An article in some editions yesterday incorrectly stated that the election of Kate Hanley to the Fairfax County Board of Supervisors will give the board its first female majority. Women were a majority on the board between 1979 and 1984.
Democrat Kate Hanley won the Providence district seat on the Fairfax County Board of Supervisors yesterday, easily defeating Republican Del. Stephen E. Gordy and turning back the GOP's bid to increase its one-vote majority on the board.
Unofficial returns gave Hanley 5,130 votes to Gordy's 3,787 in the special election to fill the seat vacated by last month's resignation of four-term Supervisor James M. Scott, a Democrat. Hanley, a former member of the county School Board, outpolled Gordy in all but five of the district's 23 precincts, according to county election officials. The district stretches from Seven Corners to the Fair Oaks Mall area.
Hanley, 43, and other Fairfax Democrats hailed her victory as a repudiation of the prodevelopment policies embraced by the present Republican-dominated board.
"The voters are saying they want controlled growth and improved traffic and transportation conditions in the county," a jubilant Hanley said shortly after the votes were tallied unofficially. She added that voters responded to campaign themes that stressed stricter adherence by board members to county and state ethics laws and an arms-length relationship between elected officials and developers.
Hanley's victory gives the Democrats a boost going into the 1987 general election in their attempt to recapture control of the board.
When Hanley takes office, which could occur as early as this week, it will also mark the first time that the nine-member board has had a majority of women. The other female supervisors are Vice Chairman Martha V. Pennino (D-Centreville), Audrey Moore (D-Annandale), Nancy K. Falck (R-Dranesville) and Elaine N. McConnell (R-Springfield).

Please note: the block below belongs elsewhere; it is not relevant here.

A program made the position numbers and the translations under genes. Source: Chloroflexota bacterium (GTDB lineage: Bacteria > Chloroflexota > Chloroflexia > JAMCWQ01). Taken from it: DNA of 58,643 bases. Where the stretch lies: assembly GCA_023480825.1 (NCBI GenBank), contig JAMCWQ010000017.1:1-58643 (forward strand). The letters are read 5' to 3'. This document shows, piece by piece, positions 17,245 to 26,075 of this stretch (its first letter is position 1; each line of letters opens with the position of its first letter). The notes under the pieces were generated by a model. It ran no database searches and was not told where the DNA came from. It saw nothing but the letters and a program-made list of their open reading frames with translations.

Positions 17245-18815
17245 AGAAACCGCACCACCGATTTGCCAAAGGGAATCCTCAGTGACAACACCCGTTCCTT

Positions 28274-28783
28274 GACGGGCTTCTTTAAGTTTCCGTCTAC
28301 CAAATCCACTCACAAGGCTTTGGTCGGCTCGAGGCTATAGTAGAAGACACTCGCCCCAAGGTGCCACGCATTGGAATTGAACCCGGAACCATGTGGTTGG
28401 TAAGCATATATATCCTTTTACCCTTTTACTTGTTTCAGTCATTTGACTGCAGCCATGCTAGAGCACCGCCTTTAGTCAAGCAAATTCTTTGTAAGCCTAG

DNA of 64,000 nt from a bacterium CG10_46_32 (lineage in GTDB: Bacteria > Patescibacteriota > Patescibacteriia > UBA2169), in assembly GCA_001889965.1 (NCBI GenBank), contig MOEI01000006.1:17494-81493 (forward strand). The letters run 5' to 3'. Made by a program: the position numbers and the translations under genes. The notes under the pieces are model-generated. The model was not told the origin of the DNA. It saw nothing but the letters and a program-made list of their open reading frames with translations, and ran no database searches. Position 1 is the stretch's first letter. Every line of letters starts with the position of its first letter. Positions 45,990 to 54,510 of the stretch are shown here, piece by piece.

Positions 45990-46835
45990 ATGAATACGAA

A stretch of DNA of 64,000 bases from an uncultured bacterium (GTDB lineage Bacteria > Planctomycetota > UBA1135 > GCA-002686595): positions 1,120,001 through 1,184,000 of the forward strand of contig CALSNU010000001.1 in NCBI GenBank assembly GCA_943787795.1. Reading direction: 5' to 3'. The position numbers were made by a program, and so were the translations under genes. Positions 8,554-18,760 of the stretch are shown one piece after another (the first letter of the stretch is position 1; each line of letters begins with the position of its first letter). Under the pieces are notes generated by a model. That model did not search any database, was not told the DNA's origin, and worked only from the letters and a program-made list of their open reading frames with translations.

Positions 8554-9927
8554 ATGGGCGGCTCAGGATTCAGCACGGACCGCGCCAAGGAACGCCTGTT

The special election was called after Scott, a Democrat who was first elected to the board in 1972, announced that he was resigning to become director of community affairs for the Fairfax Hospital Association. His unexpected departure further depleted the ranks of slow-growth advocates on the board, which in the mid-1970s was dominated by supervisors opposed to the county's rapid development.
The results also provided a personal and political boost to Moore, whose controlled-growth posture has antagonized many of her board colleagues, particularly in light of the recent ethics controversy surrounding Republican Board Chairman John F. Herrity and, to a lesser extent, other board members.
With Scott's departure, Moore lost an ally on most development-related issues, and political strategists in the two parties predicted that a Gordy victory would severely undercut Moore's influence on the board.
Gordy, a 66-year-old legislator who was first elected to the House of Delegates in 1983, attributed his defeat in large part to what he said were a superior Democratic organization and efforts to get out the vote.
He said that another important factor in his defeat was the development issue. "People are ready for a slowdown in development, and the Democrats convinced people that they would do a better job of that than I would."
Gordy said he did not believe that the Fairfax commonwealth's attorney's conflict-of-interest investigation of Herrity, the county's most influential Republican, contributed to his defeat. Gordy said he did not ask Herrity to campaign publicly for him.
Despite his loss, Gordy said area Republicans should be encouraged because all elements of what has been a badly fractured countywide GOP worked together during his campaign. He said he will not decide for several months whether to seek reelection to his seat in the House of Delegates.
Supervisor Thomas M. Davis III (R-Mason) described the election as "a lost opportunity" for the Republicans, who were trying to solidify their majority on the board. He said the victory of Hanley, who he said is ideologically in tune with most of Scott's positions, will mean that the policies and the votes of the board will remain essentially unchanged.
Hanley's victory climaxed a generally subdued seven-week campaign during which each candidate promised to slow the pace of development. But Hanley took a more forceful and specific stand, pledging to oppose all rezonings that went beyond the county master plan.